Professor Radcliffe Bomba (Jason Sudeikis) has been researching the forest around his house for years in the hope that he can discover a society of tiny beings known as the “Leafmen.” His daughter, Mary Katherine (Amanda Seyfried), has come to live with him and—in true teenager fashion—demands that she be called M.K. After an argument with her father, M.K. leaves the house only to moments later have to chase after their dog as he races into the woods. As she searches for the dog, she finds Queen Tara (Beyoncé Knowles) as the tiny woman falls to her death. With her last bit of magic, Tara shrinks M.K. down to the size of the Leafmen and requests that she protect a pod that will either sprout in light and rejuvenate the forest or sprout in darkness and spread destruction. It’s up to the Leafmen warriors to stop the evil Boggans and protect M.K. so she can get the pod to sprout in the light.

2 sum it up: 2 films, 2 small settings

#396. Tim Allen

While it seems most actors strive to eventually escape from the small screen of television for the big screen of movies, some of these actors find the realm of Hollywood is a lot different from their experiences in television. Of course, Hollywood also scopes out actors who have proven themselves successful in television so the name-recognition can transfer over to the movies they’d star in, thus bringing in more money. This transition can often happen at the end of an actor’s popular television series, sometimes as a way to continue their career past the finale of the series. But what happens if the movie career doesn’t pan out? These actors will often fade into obscurity or will return to the medium that made them famous in the first place. Tim Allen seems to be just such an actor. This week’s two films highlight some of the best of Tim Allen’s movie roles.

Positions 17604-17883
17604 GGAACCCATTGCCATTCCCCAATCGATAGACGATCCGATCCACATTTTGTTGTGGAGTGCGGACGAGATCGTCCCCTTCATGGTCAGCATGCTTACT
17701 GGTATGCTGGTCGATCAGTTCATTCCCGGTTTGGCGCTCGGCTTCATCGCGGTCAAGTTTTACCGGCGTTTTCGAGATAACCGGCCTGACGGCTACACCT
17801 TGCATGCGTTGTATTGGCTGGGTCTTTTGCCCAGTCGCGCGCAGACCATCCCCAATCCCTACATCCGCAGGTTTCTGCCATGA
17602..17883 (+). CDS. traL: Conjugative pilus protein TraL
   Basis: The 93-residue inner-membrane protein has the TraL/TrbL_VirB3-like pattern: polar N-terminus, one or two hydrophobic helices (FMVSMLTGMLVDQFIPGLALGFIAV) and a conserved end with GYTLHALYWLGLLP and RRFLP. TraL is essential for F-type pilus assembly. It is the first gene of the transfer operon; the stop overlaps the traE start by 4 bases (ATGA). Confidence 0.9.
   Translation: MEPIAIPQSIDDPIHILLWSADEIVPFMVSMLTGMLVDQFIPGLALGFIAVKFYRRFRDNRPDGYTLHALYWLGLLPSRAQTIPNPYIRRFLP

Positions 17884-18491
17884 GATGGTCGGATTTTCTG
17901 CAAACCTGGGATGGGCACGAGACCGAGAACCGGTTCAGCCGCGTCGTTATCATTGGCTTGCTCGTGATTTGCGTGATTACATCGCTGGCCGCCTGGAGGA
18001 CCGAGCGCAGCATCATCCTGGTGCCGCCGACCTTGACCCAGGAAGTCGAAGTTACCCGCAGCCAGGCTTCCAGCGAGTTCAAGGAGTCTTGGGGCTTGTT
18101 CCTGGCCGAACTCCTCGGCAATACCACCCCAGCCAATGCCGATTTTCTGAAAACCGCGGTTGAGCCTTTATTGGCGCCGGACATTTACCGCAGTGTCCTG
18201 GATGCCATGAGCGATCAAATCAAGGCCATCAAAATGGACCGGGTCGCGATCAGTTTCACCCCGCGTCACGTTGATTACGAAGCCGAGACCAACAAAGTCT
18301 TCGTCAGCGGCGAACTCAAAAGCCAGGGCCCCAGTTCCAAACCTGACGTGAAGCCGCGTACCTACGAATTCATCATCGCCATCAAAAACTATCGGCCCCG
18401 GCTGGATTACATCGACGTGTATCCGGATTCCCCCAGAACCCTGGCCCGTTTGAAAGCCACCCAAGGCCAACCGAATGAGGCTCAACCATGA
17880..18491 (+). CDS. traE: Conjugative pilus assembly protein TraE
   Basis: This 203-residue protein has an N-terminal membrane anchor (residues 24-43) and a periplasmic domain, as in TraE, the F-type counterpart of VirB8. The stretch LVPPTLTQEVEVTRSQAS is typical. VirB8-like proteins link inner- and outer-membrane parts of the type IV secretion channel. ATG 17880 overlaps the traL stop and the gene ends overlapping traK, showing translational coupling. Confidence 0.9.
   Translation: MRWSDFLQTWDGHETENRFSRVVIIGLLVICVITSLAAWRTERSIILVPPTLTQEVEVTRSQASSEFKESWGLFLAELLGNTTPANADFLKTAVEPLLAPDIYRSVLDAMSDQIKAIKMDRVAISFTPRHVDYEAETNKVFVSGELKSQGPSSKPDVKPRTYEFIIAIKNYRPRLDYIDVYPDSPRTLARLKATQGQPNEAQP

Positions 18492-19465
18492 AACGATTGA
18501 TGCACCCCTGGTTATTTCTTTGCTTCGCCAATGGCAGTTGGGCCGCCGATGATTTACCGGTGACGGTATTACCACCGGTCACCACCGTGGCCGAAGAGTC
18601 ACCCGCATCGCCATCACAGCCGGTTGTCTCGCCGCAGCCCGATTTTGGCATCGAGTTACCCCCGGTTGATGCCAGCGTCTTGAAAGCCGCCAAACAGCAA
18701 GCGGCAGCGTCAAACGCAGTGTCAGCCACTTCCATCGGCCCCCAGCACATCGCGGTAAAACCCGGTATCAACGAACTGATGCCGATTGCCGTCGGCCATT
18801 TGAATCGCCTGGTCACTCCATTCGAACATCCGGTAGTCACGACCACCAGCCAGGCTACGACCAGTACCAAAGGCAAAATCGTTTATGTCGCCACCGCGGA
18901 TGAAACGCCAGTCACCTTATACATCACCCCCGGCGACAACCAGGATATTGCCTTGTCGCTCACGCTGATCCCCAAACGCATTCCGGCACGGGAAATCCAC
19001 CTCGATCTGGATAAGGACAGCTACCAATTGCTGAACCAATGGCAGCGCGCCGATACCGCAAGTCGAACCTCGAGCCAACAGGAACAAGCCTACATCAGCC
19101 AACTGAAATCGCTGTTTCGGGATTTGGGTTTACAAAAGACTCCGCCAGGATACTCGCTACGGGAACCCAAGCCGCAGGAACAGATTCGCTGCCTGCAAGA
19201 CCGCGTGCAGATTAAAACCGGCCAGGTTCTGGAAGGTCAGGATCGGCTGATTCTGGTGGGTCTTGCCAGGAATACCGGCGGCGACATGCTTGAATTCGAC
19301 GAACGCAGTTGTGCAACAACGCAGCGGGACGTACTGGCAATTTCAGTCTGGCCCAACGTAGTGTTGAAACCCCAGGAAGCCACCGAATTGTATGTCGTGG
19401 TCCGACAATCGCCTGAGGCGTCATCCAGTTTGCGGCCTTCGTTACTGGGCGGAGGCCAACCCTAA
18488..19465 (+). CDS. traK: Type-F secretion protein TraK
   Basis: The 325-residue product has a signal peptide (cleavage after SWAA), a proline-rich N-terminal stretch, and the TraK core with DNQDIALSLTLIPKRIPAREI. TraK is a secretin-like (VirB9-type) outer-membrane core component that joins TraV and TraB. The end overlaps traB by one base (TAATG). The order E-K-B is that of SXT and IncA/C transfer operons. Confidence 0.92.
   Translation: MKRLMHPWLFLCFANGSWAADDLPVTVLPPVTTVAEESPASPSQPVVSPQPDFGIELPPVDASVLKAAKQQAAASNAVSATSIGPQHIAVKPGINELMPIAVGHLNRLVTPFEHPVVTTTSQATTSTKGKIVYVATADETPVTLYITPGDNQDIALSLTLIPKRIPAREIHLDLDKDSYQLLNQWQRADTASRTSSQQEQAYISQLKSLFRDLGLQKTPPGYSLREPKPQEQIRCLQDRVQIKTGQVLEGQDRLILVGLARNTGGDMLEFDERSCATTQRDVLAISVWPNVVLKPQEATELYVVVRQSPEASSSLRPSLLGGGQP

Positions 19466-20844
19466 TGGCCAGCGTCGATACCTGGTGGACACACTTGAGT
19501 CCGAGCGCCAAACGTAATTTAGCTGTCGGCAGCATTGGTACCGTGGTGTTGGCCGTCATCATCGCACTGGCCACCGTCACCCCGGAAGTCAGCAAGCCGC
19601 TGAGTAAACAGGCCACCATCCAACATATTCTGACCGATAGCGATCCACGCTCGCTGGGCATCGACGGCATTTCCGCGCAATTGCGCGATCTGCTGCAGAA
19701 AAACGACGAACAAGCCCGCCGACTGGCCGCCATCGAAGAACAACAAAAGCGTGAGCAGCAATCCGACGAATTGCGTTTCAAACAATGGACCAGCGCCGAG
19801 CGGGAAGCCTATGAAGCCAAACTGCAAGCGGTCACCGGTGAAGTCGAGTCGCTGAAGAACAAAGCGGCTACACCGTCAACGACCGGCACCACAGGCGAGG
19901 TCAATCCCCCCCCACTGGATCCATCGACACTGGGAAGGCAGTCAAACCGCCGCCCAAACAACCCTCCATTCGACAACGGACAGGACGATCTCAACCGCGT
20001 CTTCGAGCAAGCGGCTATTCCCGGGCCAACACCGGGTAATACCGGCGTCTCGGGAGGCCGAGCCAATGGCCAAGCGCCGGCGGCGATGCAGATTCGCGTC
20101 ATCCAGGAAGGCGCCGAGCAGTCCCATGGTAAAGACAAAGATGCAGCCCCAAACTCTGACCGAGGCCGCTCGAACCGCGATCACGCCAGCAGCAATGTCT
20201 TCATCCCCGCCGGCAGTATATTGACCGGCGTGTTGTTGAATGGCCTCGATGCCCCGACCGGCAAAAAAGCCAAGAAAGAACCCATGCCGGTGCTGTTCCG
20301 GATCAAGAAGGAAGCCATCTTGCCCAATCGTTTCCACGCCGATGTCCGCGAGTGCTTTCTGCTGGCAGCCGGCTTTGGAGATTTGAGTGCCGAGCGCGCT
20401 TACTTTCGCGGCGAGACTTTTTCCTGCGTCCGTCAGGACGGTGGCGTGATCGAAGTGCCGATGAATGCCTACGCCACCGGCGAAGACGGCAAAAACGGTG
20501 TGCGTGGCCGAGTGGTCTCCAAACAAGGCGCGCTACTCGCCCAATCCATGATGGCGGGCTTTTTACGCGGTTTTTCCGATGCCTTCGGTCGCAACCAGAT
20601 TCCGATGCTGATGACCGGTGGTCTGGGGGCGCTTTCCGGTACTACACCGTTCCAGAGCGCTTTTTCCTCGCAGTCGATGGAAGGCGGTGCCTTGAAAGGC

Galaxy Quest!Galaxy Quest!
Year: 1999
Rating: PG-13
Length: 102 minutes / 1.70 hours

It’s truly no surprise that Tim Allen trended toward comedies during his time on the big screen. His origins in stand-up comedy helped land him the leading role in the television show, Home Improvement, after all. Perhaps due to the family-friendly nature of his television show, most of the roles he ended up portraying in cinema were in movies considered to be “family-friendly,” even if the humor in them was prominently slapstick in nature. Movies like Jungle 2 Jungle (1997), Galaxy Quest! (1999), Big Trouble (2002), Christmas with the Kranks (2004), and Wild Hogs (2007) all seem to exhibit these traits. By the time he directed his first film, Crazy on the Outside (2010), the novelty of his Home Improvement fame had mostly worn off. Since then, he has successfully transitioned back to television with the show Last Man Standing.